Quote:

    Four: How much money does Intel take in from Dell? How much from Microsoft? If either of those two start hurting due to Apple, how much pressure do you think they can put on Intel? Apple will never get as good of pricing, they will never have a say in the design.



    And how much leverage would they have with IBM going forward now that they are focused on delivering for Microsoft, Sony, and Nintendo?



    As far as I can tell, you have not provided one good argument.
  • Reply 72 of 124
    1337_5l4xx0r1337_5l4xx0r Posts: 1,558member
    Wow, DJ Adequate, so apple should stagnate and not see 4Ghz in the next 3 years and not offer state of the art laptops with power and power efficiency because of benchmarks that might appear on Ars? OSX is a very good, usable OS, and in my informed opinion, has much better threading for an end-user OS than linux, let alone windows. Intel is Apple's future, and IMHO, the future looks a lot brighter than trying to figure out how to cram a G5 into a portable.



    I expect OSX will get more "tech" with time, anyway, not less.
  • Reply 73 of 124
    drazztikkadrazztikka Posts: 240member
    What about virus-vulnerability?
  • Reply 74 of 124
    Quote:

    Originally posted by drazztikka

    What about virus-vulnerability?



    Virii are generally exploits of vulnerabilities in software (e.g. Windows' architecture). Just as Linux on Intel has its own security strengths and weaknesses so will OS X on Intel.
  • Reply 75 of 124
    tidristidris Posts: 214member
    Obviously a worse Jobs decision was not doing this years ago. Like the Intel CEO said, what took them so long? Just imagine what Apple's product line would be today if they had gone directly from Motorola to Intel.
  • Reply 76 of 124
    Quote:

    Originally posted by Tidris

    Obviously a worse Jobs decision was not doing this years ago. Like the Intel CEO said, what took them so long? Just imagine what Apple's current product line would be today if they had gone from Motorola directly to Intel.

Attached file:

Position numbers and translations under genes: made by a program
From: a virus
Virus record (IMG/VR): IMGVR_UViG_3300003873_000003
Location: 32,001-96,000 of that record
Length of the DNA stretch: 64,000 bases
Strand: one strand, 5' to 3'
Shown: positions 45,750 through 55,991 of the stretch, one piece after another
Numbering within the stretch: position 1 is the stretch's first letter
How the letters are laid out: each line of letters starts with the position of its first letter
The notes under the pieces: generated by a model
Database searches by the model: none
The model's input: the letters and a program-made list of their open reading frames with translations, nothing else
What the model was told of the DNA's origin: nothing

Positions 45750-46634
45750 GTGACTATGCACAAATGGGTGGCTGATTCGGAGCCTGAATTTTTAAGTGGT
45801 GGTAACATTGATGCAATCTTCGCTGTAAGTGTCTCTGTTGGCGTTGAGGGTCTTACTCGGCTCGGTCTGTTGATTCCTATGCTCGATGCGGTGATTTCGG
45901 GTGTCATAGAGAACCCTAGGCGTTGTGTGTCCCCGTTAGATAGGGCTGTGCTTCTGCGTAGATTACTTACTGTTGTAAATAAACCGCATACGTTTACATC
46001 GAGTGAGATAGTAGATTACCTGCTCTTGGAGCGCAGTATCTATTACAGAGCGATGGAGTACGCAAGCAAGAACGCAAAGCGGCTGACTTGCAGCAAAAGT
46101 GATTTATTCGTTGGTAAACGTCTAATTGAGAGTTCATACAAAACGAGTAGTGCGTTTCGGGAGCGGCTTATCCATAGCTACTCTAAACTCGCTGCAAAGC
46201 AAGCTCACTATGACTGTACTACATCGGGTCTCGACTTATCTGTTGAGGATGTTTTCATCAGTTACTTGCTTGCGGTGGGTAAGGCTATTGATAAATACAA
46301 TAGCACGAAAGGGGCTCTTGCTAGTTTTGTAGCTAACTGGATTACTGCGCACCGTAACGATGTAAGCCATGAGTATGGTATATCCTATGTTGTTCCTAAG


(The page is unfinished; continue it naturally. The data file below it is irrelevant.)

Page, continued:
I believe it was Adobe's Bruce Chizen who said, "What took you so long?" And Jobs wasn't at the helm of Apple during the switch to PPC. And who's to say we'd have OS X if they had switched then. There's no use in second guessing ancient history.



    I'm just happy that Apple is in a position to make these moves in a calm, controlled manner.
  • Reply 77 of 124
    tednditedndi Posts: 1,921member
    Right now it is best to get your G5 powermac or imac.



    Wait for the Powerbook. That will be the first one with the new chipset. You are right about the HDness of the G4 on the 17" It sucks.



    hold if you must for 6 months on the laptop. That is a strength of intel.



    The dual core dual chip droolstations are on their way. But the wait will be at LEAST a year.



    powerbook

    ibook

    mini/ihome

    imac

    powermac



    That is what I see.



    imagine a slightly overclocked P (whatever) using the cooling system of the current Powermac! Fast and cool at the same wattage. Perhaps even 4 chips of dual core.